The CEO of Coursera shares three trends that he thinks will shape the relationship between education and employment in the near future:
- Job Seekers Will Build Portfolios of Online Certificates, the New Currency for Skills
- Learning Will Become the Most Coveted Perk at Hot Employers
- The World Will Become Your Hiring Pool
Levin, Rick. “3 Online Education Trends That Will Shape How You Hire in 2016.” Forbes. February 25, 2016.
Research shows most teachers teach as they were taught. However, distance educators lack a model or benchmark for online teaching because many of them have not taken online courses as students. Indeed, many studies on teaching online point to the importance of training for online instructors. Few studies go into specifics about exactly what that training should look like. The purpose of this study is to examine best practices in professional development for instructors learning to teach online.
Schmidt, S., Tschida, C. and Hodge, E. “How Faculty Learn to Teach Online: What Administrators Need to Know.” Online Journal of Distance Learning Administration, Volume XIX, Number 1, Spring 2016.
The University of Illinois is rolling out an online master’s in data science, which will be offered in conjunction with Coursera. The new degree costs $19,200, and builds on the certificates of completion already associated with the university’s pre-existing Coursera MOOCs.
Students who have already received those certificates will have a head start toward finishing the new degree, since those certificates make up two of the four distinct areas of study. The others are data visualization and machine learning. If admitted into the program, students could trade in those certificates for course credit.
Ruff, Corinne. “More Colleges Turn to ‘Stackable’ Degrees as Entries to Graduate Programs.” Chronicle of Higher Education, March 30, 2016.
Purdue University is launching a competency-based interdisciplinary bachelor’s degree, which will combine technical and humanities fields. It was recently approved by Purdue’s regional accreditor.
Purdue’s degree track is based on the credit-hour standard, in which the demonstration of competencies is linked to corresponding college credit. This approach differs from relatively new competency-based offerings from a handful of other institutions, which use a method called direct assessment. That model is completely untethered from the credit hour, and students can move on as soon as they demonstrate mastery of required concepts.
At Purdue, however, studio and seminar-style “learning environments” will account for 35 percent of students’ plan of study.
Fain, Paul. “Competency for the Traditional Age Student.” Inside Higher Ed, March 30, 2016.
A summary of how summer online courses are developed at the University of Connecticut, and the value they add to the undergraduate residential experience.
Every year, the university offers 35 to 40 new online courses for its shortened summer session, a popular time for students to earn credits away from campus, Associate Director of UConn eCampus Desmond McCaffrey said.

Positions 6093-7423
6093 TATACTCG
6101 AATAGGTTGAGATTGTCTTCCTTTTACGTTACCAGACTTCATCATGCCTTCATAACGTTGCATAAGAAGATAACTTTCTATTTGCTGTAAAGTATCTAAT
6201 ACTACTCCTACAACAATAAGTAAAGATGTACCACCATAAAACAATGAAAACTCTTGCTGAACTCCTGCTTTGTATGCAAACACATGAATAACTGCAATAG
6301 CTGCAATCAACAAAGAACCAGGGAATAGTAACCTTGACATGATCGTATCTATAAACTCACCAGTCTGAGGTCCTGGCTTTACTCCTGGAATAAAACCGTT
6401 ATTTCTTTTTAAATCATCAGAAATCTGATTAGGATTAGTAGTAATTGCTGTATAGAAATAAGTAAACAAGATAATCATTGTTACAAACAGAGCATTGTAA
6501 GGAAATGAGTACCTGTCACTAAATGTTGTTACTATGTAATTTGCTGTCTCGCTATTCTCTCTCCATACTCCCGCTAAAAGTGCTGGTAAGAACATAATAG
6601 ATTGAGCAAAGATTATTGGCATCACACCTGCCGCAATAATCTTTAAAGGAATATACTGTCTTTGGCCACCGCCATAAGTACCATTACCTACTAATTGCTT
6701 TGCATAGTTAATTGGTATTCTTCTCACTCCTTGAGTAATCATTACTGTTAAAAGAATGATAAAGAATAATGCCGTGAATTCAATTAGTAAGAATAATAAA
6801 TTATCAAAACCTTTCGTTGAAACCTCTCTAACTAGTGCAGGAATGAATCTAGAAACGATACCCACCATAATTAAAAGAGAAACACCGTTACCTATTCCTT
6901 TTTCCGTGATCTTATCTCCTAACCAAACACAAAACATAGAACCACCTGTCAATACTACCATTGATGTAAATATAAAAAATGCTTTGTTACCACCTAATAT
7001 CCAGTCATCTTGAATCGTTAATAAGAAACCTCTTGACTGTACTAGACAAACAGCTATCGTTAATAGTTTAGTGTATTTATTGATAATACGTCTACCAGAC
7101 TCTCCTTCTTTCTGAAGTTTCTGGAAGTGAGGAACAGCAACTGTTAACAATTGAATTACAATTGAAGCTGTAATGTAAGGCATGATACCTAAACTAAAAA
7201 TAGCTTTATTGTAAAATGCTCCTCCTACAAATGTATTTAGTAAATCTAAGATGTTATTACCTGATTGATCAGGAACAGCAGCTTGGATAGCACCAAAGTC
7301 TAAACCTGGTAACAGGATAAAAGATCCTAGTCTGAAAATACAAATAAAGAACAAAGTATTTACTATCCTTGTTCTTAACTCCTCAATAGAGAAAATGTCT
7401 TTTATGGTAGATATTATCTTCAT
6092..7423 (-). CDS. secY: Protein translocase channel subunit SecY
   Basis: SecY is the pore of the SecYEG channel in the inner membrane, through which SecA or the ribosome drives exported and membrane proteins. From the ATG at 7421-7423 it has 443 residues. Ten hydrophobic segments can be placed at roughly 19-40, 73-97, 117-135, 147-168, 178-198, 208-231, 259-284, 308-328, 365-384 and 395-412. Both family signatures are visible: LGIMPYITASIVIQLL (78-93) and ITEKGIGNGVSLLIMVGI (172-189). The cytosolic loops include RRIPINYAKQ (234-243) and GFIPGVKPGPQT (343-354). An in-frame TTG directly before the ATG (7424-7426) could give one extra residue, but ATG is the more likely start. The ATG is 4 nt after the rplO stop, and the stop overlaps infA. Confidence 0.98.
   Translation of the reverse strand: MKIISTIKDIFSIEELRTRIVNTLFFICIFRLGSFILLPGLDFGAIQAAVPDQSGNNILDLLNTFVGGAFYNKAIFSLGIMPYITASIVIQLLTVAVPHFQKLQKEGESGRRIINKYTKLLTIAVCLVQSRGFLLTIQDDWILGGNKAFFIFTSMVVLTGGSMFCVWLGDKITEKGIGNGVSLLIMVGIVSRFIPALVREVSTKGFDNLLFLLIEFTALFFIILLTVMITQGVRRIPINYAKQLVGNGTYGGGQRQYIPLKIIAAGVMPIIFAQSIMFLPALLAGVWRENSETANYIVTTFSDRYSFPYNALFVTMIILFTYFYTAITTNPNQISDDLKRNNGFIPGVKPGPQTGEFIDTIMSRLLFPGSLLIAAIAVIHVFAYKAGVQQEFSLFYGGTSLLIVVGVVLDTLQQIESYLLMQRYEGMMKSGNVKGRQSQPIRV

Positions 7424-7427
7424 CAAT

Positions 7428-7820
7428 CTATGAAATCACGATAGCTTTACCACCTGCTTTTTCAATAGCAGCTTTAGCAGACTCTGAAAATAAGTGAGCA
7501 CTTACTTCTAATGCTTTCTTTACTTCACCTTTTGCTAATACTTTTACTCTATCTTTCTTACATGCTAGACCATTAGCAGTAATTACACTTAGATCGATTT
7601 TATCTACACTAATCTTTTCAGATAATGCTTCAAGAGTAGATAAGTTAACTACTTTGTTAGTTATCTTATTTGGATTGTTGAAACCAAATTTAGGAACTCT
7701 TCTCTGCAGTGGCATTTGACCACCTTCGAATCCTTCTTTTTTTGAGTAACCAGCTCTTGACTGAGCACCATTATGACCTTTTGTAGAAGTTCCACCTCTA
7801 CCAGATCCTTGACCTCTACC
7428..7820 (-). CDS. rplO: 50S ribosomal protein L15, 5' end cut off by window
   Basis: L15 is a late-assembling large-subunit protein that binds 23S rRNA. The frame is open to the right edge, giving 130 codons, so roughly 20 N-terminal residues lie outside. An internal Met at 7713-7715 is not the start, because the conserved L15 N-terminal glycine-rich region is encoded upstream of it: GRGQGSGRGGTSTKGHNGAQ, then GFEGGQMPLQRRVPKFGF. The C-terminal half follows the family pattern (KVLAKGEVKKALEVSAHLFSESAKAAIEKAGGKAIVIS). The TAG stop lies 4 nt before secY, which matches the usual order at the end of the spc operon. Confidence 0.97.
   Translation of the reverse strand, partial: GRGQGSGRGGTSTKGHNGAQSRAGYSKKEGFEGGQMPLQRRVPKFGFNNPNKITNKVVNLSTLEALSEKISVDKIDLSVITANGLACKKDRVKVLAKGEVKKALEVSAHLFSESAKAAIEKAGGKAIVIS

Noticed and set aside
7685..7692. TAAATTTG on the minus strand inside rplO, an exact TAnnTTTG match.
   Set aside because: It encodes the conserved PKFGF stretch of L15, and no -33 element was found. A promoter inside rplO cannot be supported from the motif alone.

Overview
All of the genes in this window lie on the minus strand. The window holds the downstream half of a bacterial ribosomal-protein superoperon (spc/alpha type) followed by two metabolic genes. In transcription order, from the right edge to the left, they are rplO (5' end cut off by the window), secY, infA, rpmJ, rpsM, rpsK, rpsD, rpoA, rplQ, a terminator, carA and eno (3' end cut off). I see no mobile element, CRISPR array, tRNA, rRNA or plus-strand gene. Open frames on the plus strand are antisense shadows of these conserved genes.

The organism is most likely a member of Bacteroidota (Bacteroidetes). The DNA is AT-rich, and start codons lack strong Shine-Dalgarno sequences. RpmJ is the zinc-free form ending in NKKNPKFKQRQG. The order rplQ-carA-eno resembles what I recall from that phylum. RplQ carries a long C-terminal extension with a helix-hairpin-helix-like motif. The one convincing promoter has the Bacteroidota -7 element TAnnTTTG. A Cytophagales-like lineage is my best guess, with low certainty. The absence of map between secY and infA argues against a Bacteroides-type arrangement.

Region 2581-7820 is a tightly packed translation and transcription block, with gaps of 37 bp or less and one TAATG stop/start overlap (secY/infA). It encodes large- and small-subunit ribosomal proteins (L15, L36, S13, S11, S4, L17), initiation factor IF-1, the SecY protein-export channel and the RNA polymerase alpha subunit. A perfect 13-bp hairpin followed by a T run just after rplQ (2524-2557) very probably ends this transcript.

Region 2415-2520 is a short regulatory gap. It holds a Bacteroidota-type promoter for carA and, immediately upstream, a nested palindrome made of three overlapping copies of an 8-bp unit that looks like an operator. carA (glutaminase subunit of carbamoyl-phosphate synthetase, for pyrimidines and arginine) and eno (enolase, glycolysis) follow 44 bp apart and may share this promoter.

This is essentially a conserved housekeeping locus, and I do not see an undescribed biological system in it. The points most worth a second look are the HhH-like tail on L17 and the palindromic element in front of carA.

Wright, Bailey. “Students Favor Summer Online Courses for Convenience.” Daily Campus, 3.2.16.
A report on a Gates Foundation-funded effort to encourage technology vendors to prepare to better support the anticipated growth in CBE initiatives.
Institutions should press their vendors to provide demonstrations of their CBE capabilities in real-world scenarios. They should not rely on generalizations or broad assurances about CBE being supportable by features not designed to support competencies as full-fledged entities in the product’s integrated database.
Leuba, Mark. “An Evolving Technology Landscape for Competency-Based Education.” EDUCAUSE Review, February 22, 2016.
Links to abstracts of studies completed by the CCRC, pertaining to the efficacy of online education and instructional technology. Titles include:
- Democratization of Education for Whom? Online Learning and Educational Equity
- Predicting Online Student Outcomes From a Measure of Course Quality
- Online Learning: Does It Help Low-Income and Underprepared Students?
Click to learn more.
2015 has seen some interesting developments in online learning. Here is a recap of some key trends, as well as critical components for higher education to consider in innovating online learning to improve student success in online programs and courses.
Thackaberry, Sasha. 2015 Recap of Online Learning: The Good, the Bad, and the Ugly. Office of eLearning and Innovation, Cuyahoga Community College. December 23, 2015.
A round-up of studies on the efficacy of online education, with a particular focus on the two-year college:
Students who take online courses at community colleges get good grades in lower percentages, but (and this is a big but) they graduate sooner and in greater percentages.
Thackaberry, Sasha. Does Online Learning Work? Office of eLearning and Innovation, Cuyahoga Community College. November 19, 2015.
No Significant Difference is a web site companion for Thomas Russell’s The No Significant Difference Phenomenon: A Comparative Research Annotated Bibliography on Technology for Distance Education, now in its fifth edition.
In addition to studies that document no significant difference (NSD), the website includes studies which do document significant differences in student outcomes based on the mode of education delivery. The significant difference (SD) entries on the website are further classified into three categories.
Visit No Significant Difference!